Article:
A sea-change in the relationship between mother and son came when Lord Randolph’s illness entered its final stage in 1894. By now the nineteen-year-old Winston studied in Sandhurst at the Royal Military College for young army officers. Jennie had taken Lord Randolph away on a long trip around the world to spare their sons from witnessing the final stages of his illness. After an absence of three months, she started writing to her nineteen-year-old son in a new vein of intimacy: “Mind you keep straight in every way. I count on you. Bless you darling I can’t tell you how miserable I am often—so far away from you.”
Winston persuaded the family doctor to tell him more about his father’s condition and learned that it was terminal. He wrote to Jennie, unusually solicitous of her feelings. “Darling Mummy I do hope that…the fatigues of travelling as well as the anxiety you must feel about Papa—are not telling on you. I can’t tell you how I long to see you again.”6
When Lord Randolph died three months later, the new closeness between mother and son entrenched itself. It could not have done so unless Jennie had laid strong foundations of maternal love before Winston’s school years. The relationship between mother and son was at its closest during the five years between 1895-1900. It is best seen through the weekly letters they exchanged while Winston served with his cavalry regiment in India.
Jennie proved better at keeping Winston’s letters than he was at holding on to hers. But sufficient survive to show how she coached him and opened important doors for him in his military, literary and political careers, while all the time instilling a strong sense of belief in his ability and destiny. “All my political ambitions shall be centred on you,” she promised after Lord Randolph’s death. She was as good as her word.7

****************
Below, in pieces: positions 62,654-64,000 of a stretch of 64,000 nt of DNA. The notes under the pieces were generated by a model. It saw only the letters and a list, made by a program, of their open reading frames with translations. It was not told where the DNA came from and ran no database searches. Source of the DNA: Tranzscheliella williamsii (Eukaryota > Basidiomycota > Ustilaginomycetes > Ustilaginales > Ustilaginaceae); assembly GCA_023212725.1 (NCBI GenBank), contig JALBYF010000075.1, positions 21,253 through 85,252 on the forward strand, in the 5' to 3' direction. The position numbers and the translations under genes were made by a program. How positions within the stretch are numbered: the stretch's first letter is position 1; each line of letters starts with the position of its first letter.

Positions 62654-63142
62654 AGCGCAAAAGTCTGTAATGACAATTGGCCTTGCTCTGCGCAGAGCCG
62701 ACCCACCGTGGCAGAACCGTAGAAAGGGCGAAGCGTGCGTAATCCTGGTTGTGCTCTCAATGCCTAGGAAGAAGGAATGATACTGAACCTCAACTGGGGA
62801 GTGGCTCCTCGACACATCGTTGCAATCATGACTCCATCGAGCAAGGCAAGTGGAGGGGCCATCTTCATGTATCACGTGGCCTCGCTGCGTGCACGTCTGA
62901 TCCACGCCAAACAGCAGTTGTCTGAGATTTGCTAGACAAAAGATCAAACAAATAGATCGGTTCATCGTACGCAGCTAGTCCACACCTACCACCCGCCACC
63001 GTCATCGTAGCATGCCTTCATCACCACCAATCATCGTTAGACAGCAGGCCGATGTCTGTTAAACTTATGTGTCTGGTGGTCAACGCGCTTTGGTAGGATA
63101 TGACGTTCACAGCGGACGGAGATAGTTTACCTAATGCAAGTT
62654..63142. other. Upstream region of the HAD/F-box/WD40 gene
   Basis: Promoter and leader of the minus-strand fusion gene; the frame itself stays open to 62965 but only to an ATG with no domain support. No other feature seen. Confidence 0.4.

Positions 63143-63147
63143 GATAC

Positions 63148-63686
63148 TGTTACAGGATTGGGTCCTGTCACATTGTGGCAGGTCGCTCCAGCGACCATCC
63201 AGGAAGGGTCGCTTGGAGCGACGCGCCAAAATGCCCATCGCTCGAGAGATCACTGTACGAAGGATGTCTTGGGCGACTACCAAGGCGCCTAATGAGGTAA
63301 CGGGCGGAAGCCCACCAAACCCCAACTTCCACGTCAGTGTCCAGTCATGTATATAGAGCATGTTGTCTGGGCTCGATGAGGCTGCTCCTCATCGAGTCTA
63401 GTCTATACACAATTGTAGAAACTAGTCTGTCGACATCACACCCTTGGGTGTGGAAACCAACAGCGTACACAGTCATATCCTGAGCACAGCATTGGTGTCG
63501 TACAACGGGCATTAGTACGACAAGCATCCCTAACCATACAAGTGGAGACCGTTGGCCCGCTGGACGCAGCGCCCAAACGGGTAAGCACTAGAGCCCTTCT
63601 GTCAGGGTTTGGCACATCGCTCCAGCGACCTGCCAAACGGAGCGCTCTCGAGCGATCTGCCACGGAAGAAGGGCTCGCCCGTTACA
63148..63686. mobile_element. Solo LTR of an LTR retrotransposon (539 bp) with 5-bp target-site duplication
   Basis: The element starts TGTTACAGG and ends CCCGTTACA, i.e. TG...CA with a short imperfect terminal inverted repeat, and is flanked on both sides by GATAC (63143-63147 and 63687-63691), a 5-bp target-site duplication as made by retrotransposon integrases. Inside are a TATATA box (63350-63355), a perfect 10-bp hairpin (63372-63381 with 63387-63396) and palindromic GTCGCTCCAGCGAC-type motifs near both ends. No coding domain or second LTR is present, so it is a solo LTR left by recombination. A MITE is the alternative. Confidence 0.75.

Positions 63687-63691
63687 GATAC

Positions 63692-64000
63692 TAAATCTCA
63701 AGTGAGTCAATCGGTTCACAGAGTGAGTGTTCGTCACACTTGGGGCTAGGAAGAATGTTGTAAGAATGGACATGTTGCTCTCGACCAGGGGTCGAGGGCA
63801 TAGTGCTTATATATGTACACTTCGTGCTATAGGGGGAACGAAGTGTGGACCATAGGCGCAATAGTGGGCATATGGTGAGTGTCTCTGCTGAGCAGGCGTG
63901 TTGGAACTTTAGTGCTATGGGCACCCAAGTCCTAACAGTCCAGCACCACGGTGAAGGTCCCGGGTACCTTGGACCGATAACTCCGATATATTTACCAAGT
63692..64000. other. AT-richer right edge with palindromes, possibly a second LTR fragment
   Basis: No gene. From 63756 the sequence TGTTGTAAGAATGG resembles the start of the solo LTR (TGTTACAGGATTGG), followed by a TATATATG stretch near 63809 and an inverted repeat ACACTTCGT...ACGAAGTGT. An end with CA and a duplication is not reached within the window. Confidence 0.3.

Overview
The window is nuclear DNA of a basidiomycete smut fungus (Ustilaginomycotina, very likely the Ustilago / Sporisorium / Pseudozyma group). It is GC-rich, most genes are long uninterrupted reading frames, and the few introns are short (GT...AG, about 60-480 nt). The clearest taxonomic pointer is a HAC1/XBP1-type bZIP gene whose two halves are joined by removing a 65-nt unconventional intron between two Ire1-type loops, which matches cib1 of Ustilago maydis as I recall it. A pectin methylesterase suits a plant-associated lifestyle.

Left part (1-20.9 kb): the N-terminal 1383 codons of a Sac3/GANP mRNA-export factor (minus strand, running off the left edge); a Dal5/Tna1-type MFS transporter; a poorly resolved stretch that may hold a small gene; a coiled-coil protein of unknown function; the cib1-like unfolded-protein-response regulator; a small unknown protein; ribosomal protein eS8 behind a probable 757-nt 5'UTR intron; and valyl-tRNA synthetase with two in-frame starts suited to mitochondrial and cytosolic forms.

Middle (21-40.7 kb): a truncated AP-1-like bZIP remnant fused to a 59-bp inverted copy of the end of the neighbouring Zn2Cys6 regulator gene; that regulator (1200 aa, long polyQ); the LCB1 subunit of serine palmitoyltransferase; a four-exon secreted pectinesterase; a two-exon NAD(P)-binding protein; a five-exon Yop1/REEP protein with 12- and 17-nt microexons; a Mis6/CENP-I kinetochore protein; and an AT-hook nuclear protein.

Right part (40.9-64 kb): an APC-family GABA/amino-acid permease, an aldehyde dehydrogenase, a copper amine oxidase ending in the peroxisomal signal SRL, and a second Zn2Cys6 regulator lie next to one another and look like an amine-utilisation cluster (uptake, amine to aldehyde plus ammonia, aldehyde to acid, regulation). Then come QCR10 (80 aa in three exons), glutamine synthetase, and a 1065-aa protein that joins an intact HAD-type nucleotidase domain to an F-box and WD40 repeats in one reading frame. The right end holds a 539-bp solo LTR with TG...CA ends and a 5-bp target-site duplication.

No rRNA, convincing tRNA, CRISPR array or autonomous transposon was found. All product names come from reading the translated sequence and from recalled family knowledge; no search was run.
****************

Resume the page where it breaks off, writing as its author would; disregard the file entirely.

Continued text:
Sometimes her advice could be abrupt. “I must confess I am quite disheartened about you,” she wrote early in 1897. “You seem to have no real purpose in life & won’t realise at the age of 22 that for a man life means work, & hard work if you mean to succeed.”8 Her tone had softened by the end of the year, after Winston had shown his mettle when he joined the fighting on India’s north-west frontier: “You have done more than well my darling boy & I am always proud of you. Forgive a piece of advice—which may not be needed—but be modest.… One must be tempted to talk of oneself in such a case—but resist. Let them drag things out.”9
It was Jennie who arranged with the owner of the Daily Telegraph for Winston to write despatches about the fighting for the newspaper. She also found a literary agent to sell Winston’s first book about the campaign to a publisher. It was she again who acted as the publicist for The Story of the Malakand Field Force with her many friends in the press, politics and armed forces when the book was published early in 1898.